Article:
Tuesday, February 19, 2013

Papal resignation and conclave - 4

Papal resignation and conclave – 4


Today's photo:


A scene from the papal conclave of 2005 in the spectacular setting of the Sistine Chapel.


This might be a good time to say a few words about the conclave since news out of Vatican City is scarce this week because the spiritual exercises are being conducted for the pope and the Roman Curia in the apostolic palace where the papal apartment is. It is interesting to note that this "high level retreat" – I think it's safe to call it such – is being conducted for the participants by Cardinal Gianfranco Ravasi, one of the Curia cardinals.  But Ravasi is also one of the top papabili (likely candidates), at least among the Italian cardinals, and many experts think that the cardinal electors   will indeed return to an Italian pope after 34 years of  non-Italian  bishops of Rome. The fact that Ravasi is preaching the exercises to many of his fellow cardinal electors gives him a high profile position which, depending on his performance, could either help or hinder his status as a papabile. In any case, Ravasi is a name to keep in mind.


But who are the cardinal electors, and how many are there? Every cardinal who has not reached the age of 80 by the start of the sede vacante (Feb. 28 in this case) is eligible to participate and to vote. Currently there are 118 cardinals under 80, but one of them, the archbishop emeritus of Kiev, Lubomyr Husar, will celebrate his 80th birthday on Feb. 26 and so will not be allowed to enter the conclave. That leaves 117 electors (there were 115 in 2005 when Benedict XVI was chosen). It takes a two-thirds majority to elect the pope, hence 78 out of the 117 votes. After 34 unsuccessful ballots, a runoff election will be held between the two top vote getters on the previous ballot. Even here, however, it will take a two-thirds majority to elect. This may be a somewhat long conclave, but it is highly unlikely that it would reach 34 ballots. But . . . one never knows!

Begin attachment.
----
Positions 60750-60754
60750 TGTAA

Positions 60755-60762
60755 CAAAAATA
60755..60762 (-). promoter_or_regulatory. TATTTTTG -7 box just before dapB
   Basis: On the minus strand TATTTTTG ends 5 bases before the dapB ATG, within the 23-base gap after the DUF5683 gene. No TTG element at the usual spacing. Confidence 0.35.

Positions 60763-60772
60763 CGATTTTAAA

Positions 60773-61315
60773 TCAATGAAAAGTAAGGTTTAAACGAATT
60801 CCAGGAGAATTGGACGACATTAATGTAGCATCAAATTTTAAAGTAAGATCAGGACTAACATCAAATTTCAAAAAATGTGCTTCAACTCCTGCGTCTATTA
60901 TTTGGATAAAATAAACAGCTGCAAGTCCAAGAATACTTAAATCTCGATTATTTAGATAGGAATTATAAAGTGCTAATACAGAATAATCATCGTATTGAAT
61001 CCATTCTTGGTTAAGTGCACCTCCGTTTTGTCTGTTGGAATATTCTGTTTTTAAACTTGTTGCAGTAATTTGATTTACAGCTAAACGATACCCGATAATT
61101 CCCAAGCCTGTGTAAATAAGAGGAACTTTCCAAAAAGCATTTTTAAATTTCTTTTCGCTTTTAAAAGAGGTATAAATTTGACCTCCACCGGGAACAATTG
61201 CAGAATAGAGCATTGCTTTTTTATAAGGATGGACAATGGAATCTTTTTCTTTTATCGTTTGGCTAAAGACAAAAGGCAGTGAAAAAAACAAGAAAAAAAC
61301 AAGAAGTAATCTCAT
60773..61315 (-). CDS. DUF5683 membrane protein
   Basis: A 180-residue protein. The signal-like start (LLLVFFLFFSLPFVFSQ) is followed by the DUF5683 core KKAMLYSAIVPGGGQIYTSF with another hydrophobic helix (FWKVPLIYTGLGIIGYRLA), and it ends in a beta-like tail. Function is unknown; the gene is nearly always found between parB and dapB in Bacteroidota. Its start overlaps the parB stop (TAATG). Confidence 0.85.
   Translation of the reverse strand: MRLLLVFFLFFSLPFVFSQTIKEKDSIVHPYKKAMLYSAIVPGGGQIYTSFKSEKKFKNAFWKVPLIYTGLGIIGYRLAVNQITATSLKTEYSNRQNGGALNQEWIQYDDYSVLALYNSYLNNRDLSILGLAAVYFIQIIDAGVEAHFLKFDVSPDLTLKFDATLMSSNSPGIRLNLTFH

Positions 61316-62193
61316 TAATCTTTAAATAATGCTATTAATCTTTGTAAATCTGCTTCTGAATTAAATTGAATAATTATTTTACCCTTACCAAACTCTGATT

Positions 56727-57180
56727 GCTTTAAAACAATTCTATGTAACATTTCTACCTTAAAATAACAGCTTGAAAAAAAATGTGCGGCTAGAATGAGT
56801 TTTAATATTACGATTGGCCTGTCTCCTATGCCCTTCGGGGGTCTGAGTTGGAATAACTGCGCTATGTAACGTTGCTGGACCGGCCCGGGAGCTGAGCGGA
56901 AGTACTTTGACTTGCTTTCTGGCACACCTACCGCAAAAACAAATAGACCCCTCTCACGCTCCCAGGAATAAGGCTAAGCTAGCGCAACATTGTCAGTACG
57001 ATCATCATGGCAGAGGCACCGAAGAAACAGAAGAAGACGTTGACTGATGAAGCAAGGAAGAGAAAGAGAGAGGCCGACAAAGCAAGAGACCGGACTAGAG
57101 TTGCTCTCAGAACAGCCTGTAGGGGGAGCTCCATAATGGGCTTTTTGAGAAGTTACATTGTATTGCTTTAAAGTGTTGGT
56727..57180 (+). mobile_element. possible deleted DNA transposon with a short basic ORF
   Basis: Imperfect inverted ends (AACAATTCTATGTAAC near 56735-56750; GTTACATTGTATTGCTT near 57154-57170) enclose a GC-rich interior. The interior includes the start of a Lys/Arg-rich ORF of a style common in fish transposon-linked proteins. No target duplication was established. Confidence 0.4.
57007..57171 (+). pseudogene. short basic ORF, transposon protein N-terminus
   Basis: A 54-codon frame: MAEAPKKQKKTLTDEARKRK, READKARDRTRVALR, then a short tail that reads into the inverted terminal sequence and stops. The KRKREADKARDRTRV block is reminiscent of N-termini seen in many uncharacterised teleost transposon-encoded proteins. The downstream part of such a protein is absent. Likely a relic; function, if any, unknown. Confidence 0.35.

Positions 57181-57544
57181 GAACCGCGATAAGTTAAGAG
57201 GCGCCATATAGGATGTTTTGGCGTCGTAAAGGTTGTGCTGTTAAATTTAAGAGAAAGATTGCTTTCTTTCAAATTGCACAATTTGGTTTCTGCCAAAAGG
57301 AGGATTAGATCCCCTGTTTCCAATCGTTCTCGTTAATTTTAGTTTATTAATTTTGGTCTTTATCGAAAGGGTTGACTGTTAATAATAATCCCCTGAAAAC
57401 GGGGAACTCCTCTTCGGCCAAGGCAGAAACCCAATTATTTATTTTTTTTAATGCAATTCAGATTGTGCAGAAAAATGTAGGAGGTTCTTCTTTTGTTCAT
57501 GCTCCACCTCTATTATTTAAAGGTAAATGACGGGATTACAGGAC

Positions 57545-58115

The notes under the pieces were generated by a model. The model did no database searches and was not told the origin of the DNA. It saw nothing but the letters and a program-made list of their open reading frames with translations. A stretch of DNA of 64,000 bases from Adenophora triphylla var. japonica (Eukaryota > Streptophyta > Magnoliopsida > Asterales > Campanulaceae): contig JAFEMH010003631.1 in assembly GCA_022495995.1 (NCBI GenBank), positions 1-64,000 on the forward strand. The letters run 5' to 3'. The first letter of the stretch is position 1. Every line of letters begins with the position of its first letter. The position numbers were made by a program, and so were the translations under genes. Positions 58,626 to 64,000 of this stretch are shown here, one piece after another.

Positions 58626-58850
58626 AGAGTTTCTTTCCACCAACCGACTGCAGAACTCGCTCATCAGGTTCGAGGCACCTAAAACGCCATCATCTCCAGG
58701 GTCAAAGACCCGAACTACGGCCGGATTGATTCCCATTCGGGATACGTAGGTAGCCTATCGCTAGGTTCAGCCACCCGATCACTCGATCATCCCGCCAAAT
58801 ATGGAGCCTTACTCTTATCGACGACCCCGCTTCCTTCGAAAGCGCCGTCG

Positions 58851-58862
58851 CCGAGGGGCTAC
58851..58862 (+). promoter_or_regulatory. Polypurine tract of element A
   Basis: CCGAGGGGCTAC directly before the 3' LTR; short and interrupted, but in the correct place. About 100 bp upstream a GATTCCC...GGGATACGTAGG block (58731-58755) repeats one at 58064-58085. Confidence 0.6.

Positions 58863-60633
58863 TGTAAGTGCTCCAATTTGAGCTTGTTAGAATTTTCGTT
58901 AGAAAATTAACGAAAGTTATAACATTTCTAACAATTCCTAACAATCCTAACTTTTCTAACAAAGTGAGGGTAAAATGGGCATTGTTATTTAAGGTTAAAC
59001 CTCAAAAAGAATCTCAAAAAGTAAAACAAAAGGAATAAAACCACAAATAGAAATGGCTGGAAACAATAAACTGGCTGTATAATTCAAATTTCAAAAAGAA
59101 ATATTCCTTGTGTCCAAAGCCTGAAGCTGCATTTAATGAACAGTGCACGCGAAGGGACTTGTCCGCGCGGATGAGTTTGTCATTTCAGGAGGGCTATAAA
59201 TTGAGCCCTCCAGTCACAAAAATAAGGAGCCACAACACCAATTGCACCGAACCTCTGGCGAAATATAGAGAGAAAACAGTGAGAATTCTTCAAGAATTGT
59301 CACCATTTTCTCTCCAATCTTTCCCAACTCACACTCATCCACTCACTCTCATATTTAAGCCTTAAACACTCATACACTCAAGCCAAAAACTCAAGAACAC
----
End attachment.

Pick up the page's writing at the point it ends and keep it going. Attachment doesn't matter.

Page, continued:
Much is being written and spoken about the American cardinal Roger Mahony of Los Angeles, even here in Rome. Many are saying that because of his alleged cover-up of sexual abuse cases involving priests of his archdiocese he should not be allowed to participate in the election of a new pope. The leading Italian Catholic periodical, Famiglia Cristiana, is conducting an informal and unofficial poll of its readers asking them to vote "Yes" or "No" on Mahony's participation in the conclave. The majority of the votes thus far are for No. But what do the rules say about excluding an eligible cardinal from the conclave? The "rule book", so to speak, is the Apostolic Constitution Universi Dominici Gregis promulgated by Pope John Paul II in 1995. At one point the document states: No Cardinal elector can be excluded from active or passive voice in the election of the Supreme Pontiff, for any reason or pretext . . . Based on this very strong statement, it would seem that the only way for Mahony to be excluded would be by his own choice not to participate. Those of you in the U.S. will certainly know more about this situation than I do in Rome. Of course we'll have more to say about the cardinals and the conclave later.


The next public appearance of Benedict XVI will be this Sunday, Feb. 24, at the noon Angelus prayer from the window of his study overlooking St. Peter's Square. Hundreds of thousands of people are expected to fill the square to see and hear the pope on this, his second to last public appearance. His final appearance will be three days later on Wednesday, Feb. 27, at his last weekly public audience which will take place in St. Peter's Square. The following day, Thursday, Feb. 28, is Benedict's last day as pope. The sede vacante (vacant see) begins at 8:00 p.m. that evening. More about that in upcoming posts.


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